Senate panel supports DOJ budget request
Senate appropriators supported President Obama's Justice Department topline budget request for next fiscal year, saying efforts to reduce the federal prison population and crack down on drug trade must continue with the appropriate funding.
Under the request, the DOJ would be budgeted $27.4 billion, about $122 million above the 2014 level.
"I want to make sure DOJ has what it needs to uphold the rule of law and protect civil liberties," Sen. Barbara Mikulski (D-Md.) said at the April 3 Senate Appropriations commerce, justice, science and related agencies subcommittee hearing. Mikulski is chairwoman of the subcommittee and the full committee.
The request would set funding for the FBI at $8.3 billion, nearly the same as the fiscal 2014 enacted level.
That money would include funding of $15 million for the new Terrorist Explosive Device Analytical Center as well as $13 million to keep up the National Instant Criminal Background Check System.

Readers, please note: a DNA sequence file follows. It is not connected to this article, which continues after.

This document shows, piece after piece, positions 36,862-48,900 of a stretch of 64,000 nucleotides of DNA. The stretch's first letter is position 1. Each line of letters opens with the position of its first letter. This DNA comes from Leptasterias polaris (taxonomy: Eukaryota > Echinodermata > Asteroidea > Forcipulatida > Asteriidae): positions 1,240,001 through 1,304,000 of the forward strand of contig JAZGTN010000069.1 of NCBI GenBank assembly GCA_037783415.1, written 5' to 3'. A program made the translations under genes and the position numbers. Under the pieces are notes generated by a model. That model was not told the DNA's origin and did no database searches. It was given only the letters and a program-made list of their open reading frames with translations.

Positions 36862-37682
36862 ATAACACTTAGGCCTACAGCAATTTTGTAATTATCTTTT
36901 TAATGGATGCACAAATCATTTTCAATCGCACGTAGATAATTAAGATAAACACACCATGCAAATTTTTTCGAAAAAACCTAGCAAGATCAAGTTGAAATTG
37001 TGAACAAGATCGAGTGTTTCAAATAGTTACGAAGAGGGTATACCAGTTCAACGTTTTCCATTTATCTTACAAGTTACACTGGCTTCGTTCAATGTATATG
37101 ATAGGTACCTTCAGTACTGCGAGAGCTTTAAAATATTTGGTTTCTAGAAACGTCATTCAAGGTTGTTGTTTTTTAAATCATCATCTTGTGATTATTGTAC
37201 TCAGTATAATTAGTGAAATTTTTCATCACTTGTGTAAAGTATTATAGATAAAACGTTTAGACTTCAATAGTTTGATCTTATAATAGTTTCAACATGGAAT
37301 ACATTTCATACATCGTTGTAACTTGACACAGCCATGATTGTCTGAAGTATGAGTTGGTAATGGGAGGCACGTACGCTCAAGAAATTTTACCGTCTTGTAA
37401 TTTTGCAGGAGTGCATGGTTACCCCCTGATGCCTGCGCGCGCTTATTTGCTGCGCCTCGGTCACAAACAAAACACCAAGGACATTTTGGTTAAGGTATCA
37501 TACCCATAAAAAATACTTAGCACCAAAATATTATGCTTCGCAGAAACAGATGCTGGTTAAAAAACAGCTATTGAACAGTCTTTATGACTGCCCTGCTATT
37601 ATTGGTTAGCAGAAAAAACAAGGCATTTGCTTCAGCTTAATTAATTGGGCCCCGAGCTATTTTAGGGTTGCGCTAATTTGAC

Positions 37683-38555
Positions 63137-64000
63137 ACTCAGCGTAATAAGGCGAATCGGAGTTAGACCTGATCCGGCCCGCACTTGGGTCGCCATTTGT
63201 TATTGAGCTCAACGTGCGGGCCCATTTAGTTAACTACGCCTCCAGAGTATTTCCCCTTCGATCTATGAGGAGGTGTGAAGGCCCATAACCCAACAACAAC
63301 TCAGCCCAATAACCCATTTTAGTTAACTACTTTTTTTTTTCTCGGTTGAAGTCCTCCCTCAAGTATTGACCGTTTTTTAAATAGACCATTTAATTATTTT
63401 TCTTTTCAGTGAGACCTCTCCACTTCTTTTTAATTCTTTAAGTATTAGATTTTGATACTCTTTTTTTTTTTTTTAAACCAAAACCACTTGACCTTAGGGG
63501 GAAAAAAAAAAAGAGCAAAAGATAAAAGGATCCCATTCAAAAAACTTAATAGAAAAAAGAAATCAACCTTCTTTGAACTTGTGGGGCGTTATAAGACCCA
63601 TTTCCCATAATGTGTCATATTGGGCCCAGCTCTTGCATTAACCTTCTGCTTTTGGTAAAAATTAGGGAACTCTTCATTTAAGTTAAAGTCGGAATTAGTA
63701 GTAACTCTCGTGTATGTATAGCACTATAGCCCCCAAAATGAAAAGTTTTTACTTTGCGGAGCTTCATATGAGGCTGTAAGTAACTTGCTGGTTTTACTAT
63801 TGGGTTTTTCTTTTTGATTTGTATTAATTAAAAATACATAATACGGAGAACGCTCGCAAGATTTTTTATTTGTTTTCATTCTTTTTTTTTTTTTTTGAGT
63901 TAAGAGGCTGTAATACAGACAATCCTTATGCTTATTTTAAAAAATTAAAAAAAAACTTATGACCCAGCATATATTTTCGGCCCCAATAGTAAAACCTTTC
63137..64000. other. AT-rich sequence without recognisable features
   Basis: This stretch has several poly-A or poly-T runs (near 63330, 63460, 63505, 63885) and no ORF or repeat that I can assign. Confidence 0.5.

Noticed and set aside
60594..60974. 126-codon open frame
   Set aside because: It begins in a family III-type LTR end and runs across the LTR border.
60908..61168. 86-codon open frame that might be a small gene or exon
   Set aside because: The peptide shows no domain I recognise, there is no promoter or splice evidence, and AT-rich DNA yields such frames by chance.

About $2 billion would go to fund the Drug Enforcement Administration, which is about $10 million less than the fiscal 2014 enacted level.
For the Bureau of Prisons, the White House requested $6.9 billion – a $100 million increase over the fiscal 2014 enacted level. That money covers food, healthcare and utilities for inmates, among other things. It will also prioritize hiring staff to fill vacant positions for prison guards, Attorney General Eric Holder said at the hearing.
Sen. Richard Shelby (R-Ala.) didn't take umbrage with the overall request, but said funding at the program level wasn't prioritized properly.
"Law enforcement and national security programs take a backseat," Shelby said.
Instead, Shelby said, 12 new grant programs as well as programs aimed at prioritizing prosecutions take center stage.
Shelby also complained that the Obama request called for $500 million in miscellaneous program and administrative reduction that will be identified once funds are appropriated, likening the cuts to an arbitrary sequester.
- go to the hearing page (webcast and prepared testimony available)